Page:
Non-verbal Agreements Are Falling Through
Society is controlled by many statutes, but communal life is also based on many practices that have been found to be good. They are based on a common idea and mutual trust. For instance at the airport, we can trust that everyone will only take their own bag from the baggage claim belt. No commitments need to be signed for this, nor are guards hired to stand next to the belts.
A non-verbal agreement is even more reliable than an agreement, because it is based on every party's will to act in a particular way. But we are living in a time of change. As the operational environment changes, many customary courses of action are being re-evaluated.
University staff has viewed the parliament as a defender of education and knowledge. But now, from that very direction, universities are being damaged, even permanently. Education and research have percolated as targets of major cuts.
One axiom in Finland has been that employers' and employees' organizations are the ones who make agreements about working conditions (though this is also supported by international labour legislation). The decision-makers have calculated it differently. Cutting salaries by 5 % is more valuable than trust capital. It seems that even mathematics can be interpreted in different ways.
At workplaces, the starting point is that the employer commits to its employees. The University of Turku has been one of the few that truly set two choices for cooperation negotiations. It chose to preserve jobs. The employees surely value this, even though the pressure to save puts everyone through the hoops.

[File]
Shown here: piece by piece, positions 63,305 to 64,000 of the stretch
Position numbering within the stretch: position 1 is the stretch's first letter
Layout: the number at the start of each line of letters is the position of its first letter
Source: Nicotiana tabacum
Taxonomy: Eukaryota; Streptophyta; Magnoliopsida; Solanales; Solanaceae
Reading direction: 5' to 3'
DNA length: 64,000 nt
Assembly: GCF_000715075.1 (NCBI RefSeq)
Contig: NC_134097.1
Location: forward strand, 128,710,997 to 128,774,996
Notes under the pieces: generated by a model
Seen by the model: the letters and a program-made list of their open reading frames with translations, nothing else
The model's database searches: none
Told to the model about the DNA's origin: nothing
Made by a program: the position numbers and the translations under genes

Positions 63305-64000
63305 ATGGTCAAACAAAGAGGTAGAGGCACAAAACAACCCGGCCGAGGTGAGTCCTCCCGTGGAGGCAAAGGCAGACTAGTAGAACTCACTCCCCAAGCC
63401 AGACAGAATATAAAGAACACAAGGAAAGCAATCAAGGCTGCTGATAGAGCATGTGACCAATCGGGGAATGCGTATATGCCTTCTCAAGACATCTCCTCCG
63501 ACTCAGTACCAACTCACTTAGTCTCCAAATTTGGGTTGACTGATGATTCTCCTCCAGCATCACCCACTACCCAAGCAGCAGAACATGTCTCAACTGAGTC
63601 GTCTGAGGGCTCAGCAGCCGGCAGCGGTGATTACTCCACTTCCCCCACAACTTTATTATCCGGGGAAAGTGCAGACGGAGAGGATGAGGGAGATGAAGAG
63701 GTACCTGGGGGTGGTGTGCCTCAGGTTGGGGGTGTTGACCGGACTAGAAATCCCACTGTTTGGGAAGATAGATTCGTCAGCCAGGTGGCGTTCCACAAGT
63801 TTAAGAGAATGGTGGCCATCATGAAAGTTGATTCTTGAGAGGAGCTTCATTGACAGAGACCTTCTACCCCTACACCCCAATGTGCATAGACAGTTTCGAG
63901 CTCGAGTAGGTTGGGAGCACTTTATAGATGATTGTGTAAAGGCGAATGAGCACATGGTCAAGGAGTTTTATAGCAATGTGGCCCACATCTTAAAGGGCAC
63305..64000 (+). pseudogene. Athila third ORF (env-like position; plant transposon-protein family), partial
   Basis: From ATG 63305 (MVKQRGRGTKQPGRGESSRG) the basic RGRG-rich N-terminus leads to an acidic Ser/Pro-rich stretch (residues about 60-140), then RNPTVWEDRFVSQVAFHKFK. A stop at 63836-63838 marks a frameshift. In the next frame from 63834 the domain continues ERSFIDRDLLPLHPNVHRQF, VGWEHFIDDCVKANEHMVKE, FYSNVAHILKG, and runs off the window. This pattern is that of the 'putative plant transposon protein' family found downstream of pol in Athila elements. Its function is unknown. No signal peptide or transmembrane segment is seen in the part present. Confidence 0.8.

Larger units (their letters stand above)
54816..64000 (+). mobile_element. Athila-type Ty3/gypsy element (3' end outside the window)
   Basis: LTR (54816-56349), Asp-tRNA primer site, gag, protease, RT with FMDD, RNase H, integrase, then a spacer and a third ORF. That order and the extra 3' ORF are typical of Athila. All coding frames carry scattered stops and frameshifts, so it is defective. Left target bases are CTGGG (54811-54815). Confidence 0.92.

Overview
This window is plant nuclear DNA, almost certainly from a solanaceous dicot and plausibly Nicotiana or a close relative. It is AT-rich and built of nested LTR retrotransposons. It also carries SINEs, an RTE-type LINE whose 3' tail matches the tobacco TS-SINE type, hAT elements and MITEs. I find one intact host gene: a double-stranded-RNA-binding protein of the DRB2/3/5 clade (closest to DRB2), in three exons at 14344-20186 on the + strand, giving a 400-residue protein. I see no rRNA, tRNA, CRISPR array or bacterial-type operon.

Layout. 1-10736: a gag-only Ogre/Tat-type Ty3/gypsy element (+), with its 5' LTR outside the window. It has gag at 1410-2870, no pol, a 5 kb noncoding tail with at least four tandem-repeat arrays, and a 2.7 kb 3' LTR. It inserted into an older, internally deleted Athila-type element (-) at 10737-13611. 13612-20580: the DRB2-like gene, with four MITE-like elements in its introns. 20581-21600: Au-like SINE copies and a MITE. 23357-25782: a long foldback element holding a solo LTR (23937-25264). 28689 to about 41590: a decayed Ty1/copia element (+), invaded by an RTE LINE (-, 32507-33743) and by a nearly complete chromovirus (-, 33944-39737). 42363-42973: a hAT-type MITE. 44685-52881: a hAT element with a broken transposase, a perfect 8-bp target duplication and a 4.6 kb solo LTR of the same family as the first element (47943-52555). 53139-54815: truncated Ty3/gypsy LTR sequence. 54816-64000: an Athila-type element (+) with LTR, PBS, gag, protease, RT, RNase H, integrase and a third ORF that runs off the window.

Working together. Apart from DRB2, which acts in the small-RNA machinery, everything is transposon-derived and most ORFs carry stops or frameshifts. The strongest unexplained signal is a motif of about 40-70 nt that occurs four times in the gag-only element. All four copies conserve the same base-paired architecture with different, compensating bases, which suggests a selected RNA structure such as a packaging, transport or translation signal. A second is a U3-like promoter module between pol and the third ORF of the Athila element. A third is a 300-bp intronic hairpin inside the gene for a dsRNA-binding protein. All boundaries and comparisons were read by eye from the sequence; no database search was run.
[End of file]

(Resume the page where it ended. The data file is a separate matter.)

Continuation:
The atmosphere in universities is widely melancholic. Election promises have been broken. Announcements about cooperation negotiations are being made constantly, a close colleague is sent packing. Those who are left are dealing with an even larger workload just with their basic tasks. They also always have to implement new reforms. At the same time, the menace that new cooperation negotiations might begin is upon them.
The government could still think about what it is doing to universities. Economic disciplining sends the message that they do not really believe that solutions can be found in that particular direction. What, then, might be the significance of knowledge, education and research?
Universities will not become innovation factories. Productization, commercialization and marketing are not the core of their operations. Companies do that. Surely there is not a prevailing misunderstanding about the essence of universities? That would take away the basis of the entire operations.
The Ministry of Education and Culture's suggestion for the funding model in 2017-2020 states that the income of the public economy would not be enough to fund the current expenses even under normal economic and employment situation development. I guess we, at universities, can vouch that cuts have been made.
Universities are expected to make even stronger strategic choices and to cooperate. National distribution of work (profiling) is expected to lead to efficiency and to improve quality.
Does the profiling mean a new round of cooperation negotiations that aims at cutting jobs? There has not been a signal that universities would commit to preserving jobs together.
Now we need messages that help people cope, be inspired and trust. An inspired staff will certainly rise up to challenges. This point of view could also be taken into account as a part of decision-making.
Implementing the profiling in such a way that jobs are preserved would be a course of action that generates trust. A suitable way of implementing this would be a long-term recruitment strategy that is based on focus areas, instead of doing everything at once. The focus should also be turned towards quality issues in the everyday life at universities: as a result of the savings, many teachers are losing their research time altogether.